Growth Trends for Related Jobs
Healthcare professionals constantly navigate their way through a maze of ethical and legal rules and regulations that govern the profession. This profession is one with some of the most legal scrutiny and the strongest ethical guidelines. Healthcare requires this type of oversight, not only because the very lives of people are at stake, but also because of the vulnerability of many of the people being cared for within the industry.
The legal issue that healthcare professionals have to concern themselves with most is malpractice. This is why all healthcare offices and professionals carry some type of malpractice insurance. Everyone makes mistakes. However, when a doctor, healthcare professional, hospital or other organization devoted to patient care makes a mistake, it potentially impacts the health, safety or finances of a patient. When this happens, liability exists which can result in a lawsuit being filed against the healthcare professional.
Hospitals and professionals across the healthcare industry are required by law to protect the privacy of their patients. Patients need to provide a great deal of information in order to get healthcare, and much private information about a patient is gathered within a clinic or hospital, such as test results or treatment plans. HIPAA, the Health Insurance Portability and Accountability Act, is a federal regulation that requires healthcare professionals to take all reasonable measures to make sure that patient information is only viewed by those with proper authority and access.
This is an ethical concern that has legal implications. Confidentiality is linked to patient privacy, but has to do more with the conduct of the healthcare professional than with documentation. Both ethically and legally, healthcare professionals are prohibited from sharing information about patients with other people. Patients expect that they can speak to healthcare professionals in confidence, and both legal and ethical guidelines exist to preserve that confidentiality.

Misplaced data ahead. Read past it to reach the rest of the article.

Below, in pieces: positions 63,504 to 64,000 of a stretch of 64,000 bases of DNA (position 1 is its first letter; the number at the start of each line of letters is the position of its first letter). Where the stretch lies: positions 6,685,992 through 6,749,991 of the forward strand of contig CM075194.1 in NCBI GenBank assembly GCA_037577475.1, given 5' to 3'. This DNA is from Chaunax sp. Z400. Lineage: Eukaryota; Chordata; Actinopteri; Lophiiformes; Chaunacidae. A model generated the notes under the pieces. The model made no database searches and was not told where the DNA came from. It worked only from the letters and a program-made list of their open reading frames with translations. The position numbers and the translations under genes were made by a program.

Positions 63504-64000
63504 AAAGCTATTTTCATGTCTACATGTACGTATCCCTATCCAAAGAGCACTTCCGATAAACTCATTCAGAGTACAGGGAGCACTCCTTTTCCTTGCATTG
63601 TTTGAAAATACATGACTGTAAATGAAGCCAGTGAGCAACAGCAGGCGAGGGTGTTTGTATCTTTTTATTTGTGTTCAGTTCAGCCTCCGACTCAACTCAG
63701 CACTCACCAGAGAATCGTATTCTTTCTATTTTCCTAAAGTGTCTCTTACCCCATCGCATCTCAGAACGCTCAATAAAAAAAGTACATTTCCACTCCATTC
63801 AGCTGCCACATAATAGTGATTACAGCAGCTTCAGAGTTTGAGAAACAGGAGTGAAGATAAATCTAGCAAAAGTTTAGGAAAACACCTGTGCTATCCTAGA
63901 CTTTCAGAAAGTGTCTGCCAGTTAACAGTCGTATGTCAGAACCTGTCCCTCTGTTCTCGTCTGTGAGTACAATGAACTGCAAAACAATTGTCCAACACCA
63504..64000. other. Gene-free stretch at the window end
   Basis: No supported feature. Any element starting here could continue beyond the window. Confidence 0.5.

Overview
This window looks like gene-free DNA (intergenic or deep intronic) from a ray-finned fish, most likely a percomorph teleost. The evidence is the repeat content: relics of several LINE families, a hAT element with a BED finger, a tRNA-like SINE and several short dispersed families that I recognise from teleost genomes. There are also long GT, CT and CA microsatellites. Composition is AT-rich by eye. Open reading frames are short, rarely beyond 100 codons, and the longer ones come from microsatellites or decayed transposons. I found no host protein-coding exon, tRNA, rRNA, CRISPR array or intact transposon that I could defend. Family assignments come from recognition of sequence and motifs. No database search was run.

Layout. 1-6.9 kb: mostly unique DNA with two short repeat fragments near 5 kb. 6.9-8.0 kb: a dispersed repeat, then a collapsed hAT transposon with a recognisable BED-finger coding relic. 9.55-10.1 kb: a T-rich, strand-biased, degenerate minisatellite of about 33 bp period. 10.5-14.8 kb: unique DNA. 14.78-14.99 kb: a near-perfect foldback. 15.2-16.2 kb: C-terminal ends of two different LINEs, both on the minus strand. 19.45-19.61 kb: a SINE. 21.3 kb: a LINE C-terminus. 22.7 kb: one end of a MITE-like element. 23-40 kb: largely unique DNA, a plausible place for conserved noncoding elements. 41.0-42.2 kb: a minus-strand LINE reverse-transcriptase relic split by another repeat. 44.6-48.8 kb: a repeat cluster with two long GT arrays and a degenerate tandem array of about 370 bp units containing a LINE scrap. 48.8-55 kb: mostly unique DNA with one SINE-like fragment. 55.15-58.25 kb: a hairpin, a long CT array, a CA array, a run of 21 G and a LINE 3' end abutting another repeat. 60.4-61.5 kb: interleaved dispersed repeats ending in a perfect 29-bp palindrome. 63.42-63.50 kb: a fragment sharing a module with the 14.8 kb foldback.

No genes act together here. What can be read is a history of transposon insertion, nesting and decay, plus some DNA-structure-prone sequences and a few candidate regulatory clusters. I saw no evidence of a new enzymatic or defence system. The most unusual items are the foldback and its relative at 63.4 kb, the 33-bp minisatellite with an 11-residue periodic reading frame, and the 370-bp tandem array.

Every part of the ethical system taught in healthcare education can be traced to the oath that doctors take when entering the profession. The Hippocratic oath includes issues of patient privacy, but ultimately requires that doctors do everything possible to avoid causing harm and to preserve the health of their patients in all ways possible. The system of ethics surrounding healthcare is based entirely on the notion of preserving patient health. For instance, it is considered unethical for physicians to provide care to family members. This is because a physician could have difficulty being objective when providing care to a relative, which could ultimately jeopardize that patient's safety.
Medical ethics is such a complex issue that there are scholars who specialize in nothing besides the study of healthcare ethics. Ethics in this field not only applies to the practice of healthcare, but also to its further development through research and in the development of new fields of study. In addition, most healthcare professionals have specific ethical guidelines set down by their governing organizations which they are both expected and required to follow. Most medical specialties also have their own detailed ethical codes that govern practitioners.
The Ethical Principles of Informed Consent→
How to Resolve Conflicts and Ethical Principles of Nursing→
Difference Between Bioethics & Ethics in Nursing→
Purpose of Nursing Care Plans→
The Legal & Ethical Responsibilities of a Medical Assistant→
What Is the Hippocratic Oath & What Happens if a Doctor Breaks It?→
- Free Advice: Hospital Malpractice -- What is Malpractice?
- U.S. Department of Health & Human Services: Health Information Privacy - For Consumers
- Priory.com; "Medical Ethics"; Dr. Ben Green; July 2001
- NOVA; "The Hippocratic Oath Today"; Peter Tyson; March 27, 2001
- American Chiropractic Association: Code of Ethics
- Comstock Images/Comstock/Getty Images